Political opinions, and shy Tories
Balgove
tobyaw
I look at my friends and colleagues, and see a wide variety of political opinions. I might disagree with somebody’s politics, but that doesn’t mean that they don’t have good reasons for their beliefs, and it doesn’t stop me valuing them and liking them. And arguing with them.

It seems to me this is a basic requirement for living in a democracy: the acceptance that other people’s opinions are as heartfelt as one’s own, and that just because they see the world a different way, it doesn’t make them bad. I strongly believe that most people are honest and caring, even though that may be expressed in different ways.

From observation I think that many people on the right of politics look at that on the left with a little condescension, perhaps with a belief that most people grow out of left-wing politics as they assume the responsibility of life, but see them as being well-meaning if misguided.

More worrying is the intolerance of some of those on the left of politics, who use hate language to describe those on the right. This has always occurred, but is more apparent than before on social media. There is a disconnection between lefties using words like scum, evil, and fascist, and the reality of Tory voters’ concerns.

Which has to go a long way to explain the “shy Tory” factor; Tory voters are less likely than others to identify as such in opinions polls, in normal social interactions, and online. It is saner to avoid rather than engage with the intolerance and bigotry of those who fling around insults yet make no effort to understand others’ politics.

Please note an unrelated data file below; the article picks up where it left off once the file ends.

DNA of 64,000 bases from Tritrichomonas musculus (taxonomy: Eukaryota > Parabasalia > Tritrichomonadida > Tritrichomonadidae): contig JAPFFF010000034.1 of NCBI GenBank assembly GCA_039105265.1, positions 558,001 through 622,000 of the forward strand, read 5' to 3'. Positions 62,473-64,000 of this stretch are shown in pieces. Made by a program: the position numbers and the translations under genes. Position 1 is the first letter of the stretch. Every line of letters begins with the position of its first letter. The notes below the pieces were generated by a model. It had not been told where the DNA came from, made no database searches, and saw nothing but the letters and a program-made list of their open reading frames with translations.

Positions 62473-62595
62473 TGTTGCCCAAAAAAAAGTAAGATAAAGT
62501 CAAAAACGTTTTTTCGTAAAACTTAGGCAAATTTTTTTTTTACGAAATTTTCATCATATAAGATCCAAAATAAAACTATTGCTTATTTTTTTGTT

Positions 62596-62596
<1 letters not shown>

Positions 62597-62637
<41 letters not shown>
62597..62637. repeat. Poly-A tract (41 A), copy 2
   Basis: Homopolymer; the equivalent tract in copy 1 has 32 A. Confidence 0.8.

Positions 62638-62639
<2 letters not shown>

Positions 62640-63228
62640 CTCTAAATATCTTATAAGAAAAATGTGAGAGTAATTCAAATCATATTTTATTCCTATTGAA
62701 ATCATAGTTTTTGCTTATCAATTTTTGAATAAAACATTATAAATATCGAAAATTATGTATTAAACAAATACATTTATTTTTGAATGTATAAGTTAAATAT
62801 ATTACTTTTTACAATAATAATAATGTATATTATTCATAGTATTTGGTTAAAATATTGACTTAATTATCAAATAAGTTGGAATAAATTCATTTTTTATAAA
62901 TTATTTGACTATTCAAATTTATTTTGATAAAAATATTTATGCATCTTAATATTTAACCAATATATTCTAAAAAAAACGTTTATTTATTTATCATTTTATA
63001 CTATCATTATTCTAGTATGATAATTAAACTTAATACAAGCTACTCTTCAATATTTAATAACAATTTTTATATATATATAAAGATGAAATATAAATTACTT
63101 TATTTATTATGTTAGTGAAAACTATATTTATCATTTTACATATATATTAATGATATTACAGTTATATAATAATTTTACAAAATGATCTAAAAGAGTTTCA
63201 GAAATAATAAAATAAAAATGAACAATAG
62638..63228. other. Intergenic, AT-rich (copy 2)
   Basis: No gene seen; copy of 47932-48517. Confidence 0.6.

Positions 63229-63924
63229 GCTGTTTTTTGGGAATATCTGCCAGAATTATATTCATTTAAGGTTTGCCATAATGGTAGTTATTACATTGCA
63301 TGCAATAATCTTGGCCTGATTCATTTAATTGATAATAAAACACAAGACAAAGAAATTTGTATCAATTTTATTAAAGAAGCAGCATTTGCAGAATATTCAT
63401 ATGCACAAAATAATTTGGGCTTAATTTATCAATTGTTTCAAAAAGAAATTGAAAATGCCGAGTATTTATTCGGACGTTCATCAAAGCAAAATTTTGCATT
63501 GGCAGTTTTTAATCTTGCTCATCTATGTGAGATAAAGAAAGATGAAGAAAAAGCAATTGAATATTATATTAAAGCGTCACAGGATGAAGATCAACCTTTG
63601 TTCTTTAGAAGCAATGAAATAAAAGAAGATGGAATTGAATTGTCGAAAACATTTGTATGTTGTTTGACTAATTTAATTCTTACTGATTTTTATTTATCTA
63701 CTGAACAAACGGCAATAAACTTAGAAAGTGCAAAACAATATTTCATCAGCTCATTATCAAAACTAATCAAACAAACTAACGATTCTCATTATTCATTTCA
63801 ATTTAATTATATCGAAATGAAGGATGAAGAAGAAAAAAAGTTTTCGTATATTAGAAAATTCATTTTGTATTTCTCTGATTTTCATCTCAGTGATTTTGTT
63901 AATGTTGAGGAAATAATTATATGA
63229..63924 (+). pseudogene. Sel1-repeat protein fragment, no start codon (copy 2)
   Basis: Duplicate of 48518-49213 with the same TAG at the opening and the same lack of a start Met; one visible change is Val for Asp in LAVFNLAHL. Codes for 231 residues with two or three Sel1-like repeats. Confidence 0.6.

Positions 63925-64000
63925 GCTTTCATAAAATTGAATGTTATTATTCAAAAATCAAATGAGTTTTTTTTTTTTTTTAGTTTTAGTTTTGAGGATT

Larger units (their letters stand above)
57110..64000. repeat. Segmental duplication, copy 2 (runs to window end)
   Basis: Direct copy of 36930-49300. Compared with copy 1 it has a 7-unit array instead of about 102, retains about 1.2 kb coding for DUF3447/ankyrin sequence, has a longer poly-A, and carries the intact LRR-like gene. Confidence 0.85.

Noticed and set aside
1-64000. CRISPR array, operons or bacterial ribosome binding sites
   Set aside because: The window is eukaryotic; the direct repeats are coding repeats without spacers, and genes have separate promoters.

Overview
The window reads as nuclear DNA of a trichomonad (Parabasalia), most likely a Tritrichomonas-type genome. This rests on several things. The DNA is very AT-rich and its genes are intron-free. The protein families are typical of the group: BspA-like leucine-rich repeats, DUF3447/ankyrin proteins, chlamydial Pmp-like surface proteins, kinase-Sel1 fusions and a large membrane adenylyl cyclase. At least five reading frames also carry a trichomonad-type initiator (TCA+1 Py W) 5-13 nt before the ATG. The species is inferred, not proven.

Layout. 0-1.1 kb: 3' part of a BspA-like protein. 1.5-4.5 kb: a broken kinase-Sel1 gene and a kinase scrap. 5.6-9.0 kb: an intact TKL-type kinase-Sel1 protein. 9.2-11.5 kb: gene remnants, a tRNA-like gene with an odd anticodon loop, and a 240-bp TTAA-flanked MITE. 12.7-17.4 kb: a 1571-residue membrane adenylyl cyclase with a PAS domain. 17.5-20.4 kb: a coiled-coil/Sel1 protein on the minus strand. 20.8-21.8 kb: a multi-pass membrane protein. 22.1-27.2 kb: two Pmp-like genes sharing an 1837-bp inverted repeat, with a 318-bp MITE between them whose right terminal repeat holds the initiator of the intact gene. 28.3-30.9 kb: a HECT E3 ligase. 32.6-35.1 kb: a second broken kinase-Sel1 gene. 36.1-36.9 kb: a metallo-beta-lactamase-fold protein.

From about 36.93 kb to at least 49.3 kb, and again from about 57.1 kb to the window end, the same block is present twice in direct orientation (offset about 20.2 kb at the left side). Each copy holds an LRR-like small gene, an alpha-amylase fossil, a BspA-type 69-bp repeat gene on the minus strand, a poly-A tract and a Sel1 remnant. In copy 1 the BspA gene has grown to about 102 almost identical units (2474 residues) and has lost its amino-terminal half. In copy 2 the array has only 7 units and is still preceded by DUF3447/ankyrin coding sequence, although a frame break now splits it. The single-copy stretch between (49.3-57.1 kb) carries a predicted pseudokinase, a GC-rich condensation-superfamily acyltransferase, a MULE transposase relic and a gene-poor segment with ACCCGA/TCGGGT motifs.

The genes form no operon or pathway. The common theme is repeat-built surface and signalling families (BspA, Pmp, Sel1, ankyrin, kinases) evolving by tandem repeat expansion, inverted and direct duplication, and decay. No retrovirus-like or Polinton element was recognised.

I wonder whether we will see a parallel “shy Labour” factor in Scotland, since so many anti-Labour insults have been flying around.
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January giveaway
Balgove
tobyaw

Another clear out. Free if you want them.

  • Kensington laptop lock cable (with three-digit combination)
  • Canon Digital Ixus V2 camera, including case, 2x batteries, memory card, charger, video cable, USB cable, and manuals
  • Technicolor TG582n ADSL router
  • Hornby Select DCC Controller R8213, with power supply, cable to track, and manual
  • OO-gauge track, mixture of Hornby and Bachmann… R607 x8, R600 x8, R606 x2, R8072, R8073, and R8206
  • Apple PlainTalk microphones x2
  • 2GB 1Rx8 PC3-12800S RAM x2
  • Apple Pro Mouse M5769
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Books giveaway
Balgove
tobyaw
We’re having another clear out; we have lots of books to give away. Free if you can collect from us in St Andrews (or happy to post at £3/paperback and £5/hardback).

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Please let me know if you’d like any of these: